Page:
When I hear news reports about consumer spending being soft and businesses struggling, frankly I think it’s all rubbish. From my perspective, no other time in history has been so promising for people with a great idea (some call them entrepreneurs) to go from zero dollars to a million overnight.
And the way they do this is from other normal people with great ideas.
You see people are willing to spend their money. But…only on great ideas or great people. And in the digital world, there’s plenty of both. As money flows into the digital economy it takes great ideas and turns them into multi-million dollar businesses. Because of this, it’s the best time to have a great idea; you just have to get it out to the people.
The exciting part about it all is its happening more regularly and frequently as we get more entrenched in the digital world.
It isn’t some inflated bubble of an industry. It’s a whole new financial system. And the reliance on financial institutions and borrowing has gone out the window. Hoorah!
Most people will spend a dollar. You see a single dollar is psychologically insignificant. Some will spend ten and some a hundred with the same mindset. But the point is there’s plenty of spare money floating around.
And the best example of this is the explosion of crowdfunding thanks to the internet and social networks.
Crowdfunding takes a big job (a project) and breaks it down into thousands of little jobs. That is, instead of trying to raise one lot of $100,000 from a bank, it’s possible to raise 100,000 single dollars from 100,000 people. It about getting funding from the ‘crowd’.
And this isn’t some fad. Crowdfunding projects rose to over $2.7 billion in 2012. It’s projected crowdfunding will swell to over $5.1 billion in 2013. At this rate, crowdfunding will likely surpass $10 billion by the end of next year.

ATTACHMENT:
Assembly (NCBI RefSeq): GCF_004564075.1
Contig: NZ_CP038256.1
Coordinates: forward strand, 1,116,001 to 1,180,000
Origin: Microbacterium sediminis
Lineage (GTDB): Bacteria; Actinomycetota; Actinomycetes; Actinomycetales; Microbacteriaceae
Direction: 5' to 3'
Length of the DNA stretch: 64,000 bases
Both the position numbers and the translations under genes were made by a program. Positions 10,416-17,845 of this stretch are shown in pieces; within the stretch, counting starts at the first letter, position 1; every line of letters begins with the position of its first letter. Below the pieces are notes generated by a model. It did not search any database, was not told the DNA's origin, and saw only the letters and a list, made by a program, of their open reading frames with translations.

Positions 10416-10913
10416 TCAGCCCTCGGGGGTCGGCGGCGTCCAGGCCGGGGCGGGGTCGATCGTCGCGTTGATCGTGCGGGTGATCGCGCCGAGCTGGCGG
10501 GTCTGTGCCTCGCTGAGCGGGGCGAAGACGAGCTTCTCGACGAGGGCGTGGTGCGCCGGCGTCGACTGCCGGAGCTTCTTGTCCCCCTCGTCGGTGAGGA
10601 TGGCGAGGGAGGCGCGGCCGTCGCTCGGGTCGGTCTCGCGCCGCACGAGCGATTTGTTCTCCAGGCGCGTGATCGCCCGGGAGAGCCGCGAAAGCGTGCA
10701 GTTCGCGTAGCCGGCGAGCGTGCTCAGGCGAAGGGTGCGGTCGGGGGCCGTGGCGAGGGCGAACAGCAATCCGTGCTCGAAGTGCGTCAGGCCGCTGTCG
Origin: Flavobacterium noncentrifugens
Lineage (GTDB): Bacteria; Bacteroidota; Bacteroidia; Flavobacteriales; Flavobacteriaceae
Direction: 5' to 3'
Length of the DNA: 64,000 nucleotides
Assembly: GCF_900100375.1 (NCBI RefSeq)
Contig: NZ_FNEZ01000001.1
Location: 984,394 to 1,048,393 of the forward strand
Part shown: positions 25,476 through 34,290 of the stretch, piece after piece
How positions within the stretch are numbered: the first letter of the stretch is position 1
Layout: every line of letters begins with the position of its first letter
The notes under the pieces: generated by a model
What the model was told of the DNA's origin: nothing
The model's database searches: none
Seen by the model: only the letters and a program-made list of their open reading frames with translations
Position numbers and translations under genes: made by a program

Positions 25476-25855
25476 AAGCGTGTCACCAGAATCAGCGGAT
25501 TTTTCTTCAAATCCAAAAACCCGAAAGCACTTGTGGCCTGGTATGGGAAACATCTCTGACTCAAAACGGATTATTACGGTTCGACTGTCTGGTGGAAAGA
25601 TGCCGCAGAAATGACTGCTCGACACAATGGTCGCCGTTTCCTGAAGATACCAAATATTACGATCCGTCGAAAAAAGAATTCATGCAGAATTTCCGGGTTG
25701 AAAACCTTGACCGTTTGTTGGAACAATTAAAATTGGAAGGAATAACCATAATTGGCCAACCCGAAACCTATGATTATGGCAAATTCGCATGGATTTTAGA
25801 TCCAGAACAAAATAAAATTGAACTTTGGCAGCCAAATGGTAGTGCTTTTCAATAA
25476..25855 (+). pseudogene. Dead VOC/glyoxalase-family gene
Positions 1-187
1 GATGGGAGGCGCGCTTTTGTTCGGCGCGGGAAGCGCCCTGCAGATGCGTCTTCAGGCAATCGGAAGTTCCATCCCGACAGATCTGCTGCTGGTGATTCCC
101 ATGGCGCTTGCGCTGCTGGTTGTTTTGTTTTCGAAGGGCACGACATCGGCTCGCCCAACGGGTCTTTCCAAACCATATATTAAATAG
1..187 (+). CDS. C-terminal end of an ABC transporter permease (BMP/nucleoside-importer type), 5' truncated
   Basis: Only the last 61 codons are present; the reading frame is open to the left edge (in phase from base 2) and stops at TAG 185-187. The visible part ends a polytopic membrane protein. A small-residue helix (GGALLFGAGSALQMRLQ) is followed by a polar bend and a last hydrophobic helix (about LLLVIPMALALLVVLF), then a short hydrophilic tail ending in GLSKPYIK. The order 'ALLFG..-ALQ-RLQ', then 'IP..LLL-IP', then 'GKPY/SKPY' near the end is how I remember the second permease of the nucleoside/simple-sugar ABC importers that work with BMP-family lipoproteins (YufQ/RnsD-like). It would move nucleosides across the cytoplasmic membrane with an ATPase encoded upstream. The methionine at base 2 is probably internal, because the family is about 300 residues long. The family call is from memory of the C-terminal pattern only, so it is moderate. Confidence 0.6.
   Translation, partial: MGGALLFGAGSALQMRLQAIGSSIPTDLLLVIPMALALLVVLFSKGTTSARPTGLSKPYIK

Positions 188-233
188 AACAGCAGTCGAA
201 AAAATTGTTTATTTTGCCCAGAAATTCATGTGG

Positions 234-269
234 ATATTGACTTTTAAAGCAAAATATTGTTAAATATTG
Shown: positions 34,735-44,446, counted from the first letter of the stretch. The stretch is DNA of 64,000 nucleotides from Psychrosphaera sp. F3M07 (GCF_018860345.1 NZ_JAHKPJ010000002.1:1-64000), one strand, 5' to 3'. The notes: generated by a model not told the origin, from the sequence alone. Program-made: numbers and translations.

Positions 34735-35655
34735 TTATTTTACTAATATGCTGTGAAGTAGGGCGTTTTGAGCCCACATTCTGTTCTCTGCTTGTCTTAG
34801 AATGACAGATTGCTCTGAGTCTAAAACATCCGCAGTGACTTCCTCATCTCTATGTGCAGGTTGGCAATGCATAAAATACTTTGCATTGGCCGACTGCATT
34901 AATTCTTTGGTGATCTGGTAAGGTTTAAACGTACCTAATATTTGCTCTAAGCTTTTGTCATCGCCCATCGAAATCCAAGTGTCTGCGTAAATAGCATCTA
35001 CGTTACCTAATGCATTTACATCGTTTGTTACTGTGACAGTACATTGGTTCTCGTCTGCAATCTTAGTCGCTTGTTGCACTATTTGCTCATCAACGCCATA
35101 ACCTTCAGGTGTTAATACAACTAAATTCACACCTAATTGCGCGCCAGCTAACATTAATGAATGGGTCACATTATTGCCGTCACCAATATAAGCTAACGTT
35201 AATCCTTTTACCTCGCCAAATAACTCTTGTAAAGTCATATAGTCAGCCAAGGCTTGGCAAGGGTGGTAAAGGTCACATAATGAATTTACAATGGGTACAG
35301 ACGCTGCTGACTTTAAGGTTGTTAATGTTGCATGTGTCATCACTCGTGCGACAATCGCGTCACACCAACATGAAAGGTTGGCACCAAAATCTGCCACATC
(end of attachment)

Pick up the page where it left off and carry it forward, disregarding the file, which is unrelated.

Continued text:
The great thing about crowdfunding is anyone can become an entrepreneur. If you want to start a business making paper planes or cat memes you can raise a project on one of the many crowdfunding websites.
If your project is good enough people will fund you. It could be a dollar, is could be $10,000. The key to it is being able to sell your project online. A great video and graphic illustration of the project is a good start.
You might have heard of some of the crowdfunding sites, Kickstarter, Indiegogo and RocketHub. Either way, if you haven’t you should. Because anyone can be a success through these sites.
Take for example the biggest crowdfunded project ever. The Pebble watch. It’s a watch with an e-ink display. It’s Bluetooth connected to your smartphone and displays some of the key information from your phone, on the watch. Initially the project needed $100,000 to launch their product. At the end of the funding timeframe, the project had raised over $10.2 million.
Let’s just consider the scope of that. Crowdfunding led to the project being 10,000% overfunded. And if a project is overfunded it just means the project creators get more cash to grow the business.